by Dr. Matt Friedeman
In church tradition the two thieves on the right and left of Jesus had names–Gestas and Dismas. Gestas looked over at Jesus and said, “Aren’t you the Christ? Save yourself and us!” In the accounts in the Gospel of Mark and the Gospel of Matthew, it wasn’t just Gestas who was scornful…both the thieves join the crowd in mocking Jesus.
But in that moment Dismas rebuked him and asked, “Don’t you fear God since you are under the same sentence? We are punished justly, for we are getting what our deeds deserve. But this man has done nothing wrong.” He then said to Jesus: “Remember me when you come into your kingdom.”
The part of the Church who knows him as Dismas points to four lessons learned from his time on the cross.
- Dismas directed his own sword at the side of Jesus–-a sword of love and repentance–that opened the heart of Jesus in mercy and forgiveness even before the centurion’s spear tore it asunder.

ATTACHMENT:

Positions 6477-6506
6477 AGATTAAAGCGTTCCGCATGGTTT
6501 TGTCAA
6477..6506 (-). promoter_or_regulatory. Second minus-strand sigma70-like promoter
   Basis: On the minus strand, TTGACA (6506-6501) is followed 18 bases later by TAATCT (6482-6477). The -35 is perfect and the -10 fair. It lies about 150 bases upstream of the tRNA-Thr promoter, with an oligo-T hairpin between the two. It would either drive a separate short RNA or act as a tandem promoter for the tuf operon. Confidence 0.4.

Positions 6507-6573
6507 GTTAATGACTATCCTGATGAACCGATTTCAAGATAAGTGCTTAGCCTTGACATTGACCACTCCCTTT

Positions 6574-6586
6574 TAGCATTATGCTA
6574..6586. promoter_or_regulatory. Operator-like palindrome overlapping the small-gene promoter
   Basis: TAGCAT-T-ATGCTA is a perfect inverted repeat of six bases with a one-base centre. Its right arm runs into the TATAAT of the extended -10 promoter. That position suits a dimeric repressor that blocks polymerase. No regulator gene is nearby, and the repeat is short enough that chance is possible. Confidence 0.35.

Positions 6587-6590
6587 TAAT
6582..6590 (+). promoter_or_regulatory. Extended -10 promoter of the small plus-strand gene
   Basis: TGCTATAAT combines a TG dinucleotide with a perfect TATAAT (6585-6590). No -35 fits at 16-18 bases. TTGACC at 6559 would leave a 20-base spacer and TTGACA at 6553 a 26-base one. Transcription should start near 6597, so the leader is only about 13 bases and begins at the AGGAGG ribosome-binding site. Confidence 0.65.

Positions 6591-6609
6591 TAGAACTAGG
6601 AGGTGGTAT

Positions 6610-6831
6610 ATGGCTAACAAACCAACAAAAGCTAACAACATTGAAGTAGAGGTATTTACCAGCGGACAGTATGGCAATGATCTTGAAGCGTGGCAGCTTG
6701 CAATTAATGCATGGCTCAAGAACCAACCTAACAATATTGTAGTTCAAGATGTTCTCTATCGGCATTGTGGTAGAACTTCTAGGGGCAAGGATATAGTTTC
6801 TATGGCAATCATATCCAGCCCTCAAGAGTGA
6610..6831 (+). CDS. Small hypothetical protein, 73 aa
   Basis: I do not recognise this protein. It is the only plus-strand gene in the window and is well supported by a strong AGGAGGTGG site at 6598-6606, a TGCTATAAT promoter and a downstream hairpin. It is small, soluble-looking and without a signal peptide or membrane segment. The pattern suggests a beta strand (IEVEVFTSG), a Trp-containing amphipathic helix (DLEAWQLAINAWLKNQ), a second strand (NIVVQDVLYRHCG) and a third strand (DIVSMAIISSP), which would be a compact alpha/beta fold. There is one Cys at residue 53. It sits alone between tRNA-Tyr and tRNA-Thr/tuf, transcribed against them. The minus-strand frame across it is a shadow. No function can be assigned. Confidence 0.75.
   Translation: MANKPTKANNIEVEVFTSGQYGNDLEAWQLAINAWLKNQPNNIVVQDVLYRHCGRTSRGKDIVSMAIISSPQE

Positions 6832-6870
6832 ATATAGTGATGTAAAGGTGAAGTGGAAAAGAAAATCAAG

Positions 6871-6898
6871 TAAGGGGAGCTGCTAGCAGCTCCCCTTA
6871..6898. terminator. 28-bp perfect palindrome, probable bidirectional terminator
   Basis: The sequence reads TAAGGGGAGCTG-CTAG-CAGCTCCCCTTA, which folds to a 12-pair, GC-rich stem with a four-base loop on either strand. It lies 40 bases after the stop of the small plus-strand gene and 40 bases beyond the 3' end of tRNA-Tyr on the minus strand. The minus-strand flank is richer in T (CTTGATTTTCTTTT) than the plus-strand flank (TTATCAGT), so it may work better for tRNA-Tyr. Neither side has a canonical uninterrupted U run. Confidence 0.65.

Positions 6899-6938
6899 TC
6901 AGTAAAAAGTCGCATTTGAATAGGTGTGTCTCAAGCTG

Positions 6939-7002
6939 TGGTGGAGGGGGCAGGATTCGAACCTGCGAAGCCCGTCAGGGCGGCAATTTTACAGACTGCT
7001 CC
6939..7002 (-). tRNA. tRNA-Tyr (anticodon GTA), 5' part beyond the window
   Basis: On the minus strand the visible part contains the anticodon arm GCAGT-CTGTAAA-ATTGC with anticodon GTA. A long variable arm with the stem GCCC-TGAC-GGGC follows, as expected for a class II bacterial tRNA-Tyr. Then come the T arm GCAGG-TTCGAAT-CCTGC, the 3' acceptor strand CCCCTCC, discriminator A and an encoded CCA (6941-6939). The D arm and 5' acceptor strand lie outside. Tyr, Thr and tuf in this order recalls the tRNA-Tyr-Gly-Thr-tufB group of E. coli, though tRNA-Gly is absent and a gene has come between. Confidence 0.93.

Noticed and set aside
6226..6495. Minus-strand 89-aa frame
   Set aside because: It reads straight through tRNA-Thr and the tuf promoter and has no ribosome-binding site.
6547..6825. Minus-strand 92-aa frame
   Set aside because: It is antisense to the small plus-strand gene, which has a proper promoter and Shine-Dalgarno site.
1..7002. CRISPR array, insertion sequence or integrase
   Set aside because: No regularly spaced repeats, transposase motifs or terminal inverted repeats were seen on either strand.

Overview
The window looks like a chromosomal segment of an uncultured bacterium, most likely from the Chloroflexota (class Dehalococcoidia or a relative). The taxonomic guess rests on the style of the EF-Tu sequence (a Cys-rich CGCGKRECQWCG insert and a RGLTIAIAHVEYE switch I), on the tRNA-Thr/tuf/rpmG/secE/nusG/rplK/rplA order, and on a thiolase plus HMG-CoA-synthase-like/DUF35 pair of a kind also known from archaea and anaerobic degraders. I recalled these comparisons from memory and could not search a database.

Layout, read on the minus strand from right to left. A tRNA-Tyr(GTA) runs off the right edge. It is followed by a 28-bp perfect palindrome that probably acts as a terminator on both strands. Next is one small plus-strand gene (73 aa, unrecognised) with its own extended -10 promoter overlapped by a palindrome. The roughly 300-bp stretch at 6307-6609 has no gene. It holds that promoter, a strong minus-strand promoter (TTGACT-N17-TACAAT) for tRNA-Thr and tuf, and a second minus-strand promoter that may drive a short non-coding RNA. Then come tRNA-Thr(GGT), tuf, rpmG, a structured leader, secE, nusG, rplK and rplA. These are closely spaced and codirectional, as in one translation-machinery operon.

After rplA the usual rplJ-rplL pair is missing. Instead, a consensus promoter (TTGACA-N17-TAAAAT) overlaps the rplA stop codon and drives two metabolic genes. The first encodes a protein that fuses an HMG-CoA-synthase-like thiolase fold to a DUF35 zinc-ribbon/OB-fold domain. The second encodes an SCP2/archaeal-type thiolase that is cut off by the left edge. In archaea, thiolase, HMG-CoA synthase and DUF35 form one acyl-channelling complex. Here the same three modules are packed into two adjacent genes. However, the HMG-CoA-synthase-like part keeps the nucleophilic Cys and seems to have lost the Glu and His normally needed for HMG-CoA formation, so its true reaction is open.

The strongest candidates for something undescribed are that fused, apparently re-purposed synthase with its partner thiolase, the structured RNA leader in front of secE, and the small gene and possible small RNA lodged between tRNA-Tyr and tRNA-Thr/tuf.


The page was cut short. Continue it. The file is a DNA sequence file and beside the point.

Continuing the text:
- Dismas’ face was closer to that of Jesus in His last agony, to offer Him a word of comfort, closer even than that of His own mother’s or any of his disciples. “Face” as a word in the Old Testament (panim) is usually translated “presence”–nothing was thought to be more precious.
- Dismas knew well how to pray (He looked at Jesus and talked!–that is what prayer is). The Church wanted to learn from Dismas how to pray simply to gain pardon and the grace of perseverance.
- The Church then taught that Dismas was now close to Jesus in Heaven. This is where we all want to be, in the presence of Jesus. Now and for all eternity.
The holy quality of these days approaching Good Friday rest on our ability to learn from Dismas, it would seem. And that we might be delivered from the spirit of the lawbreaker known as Gestas.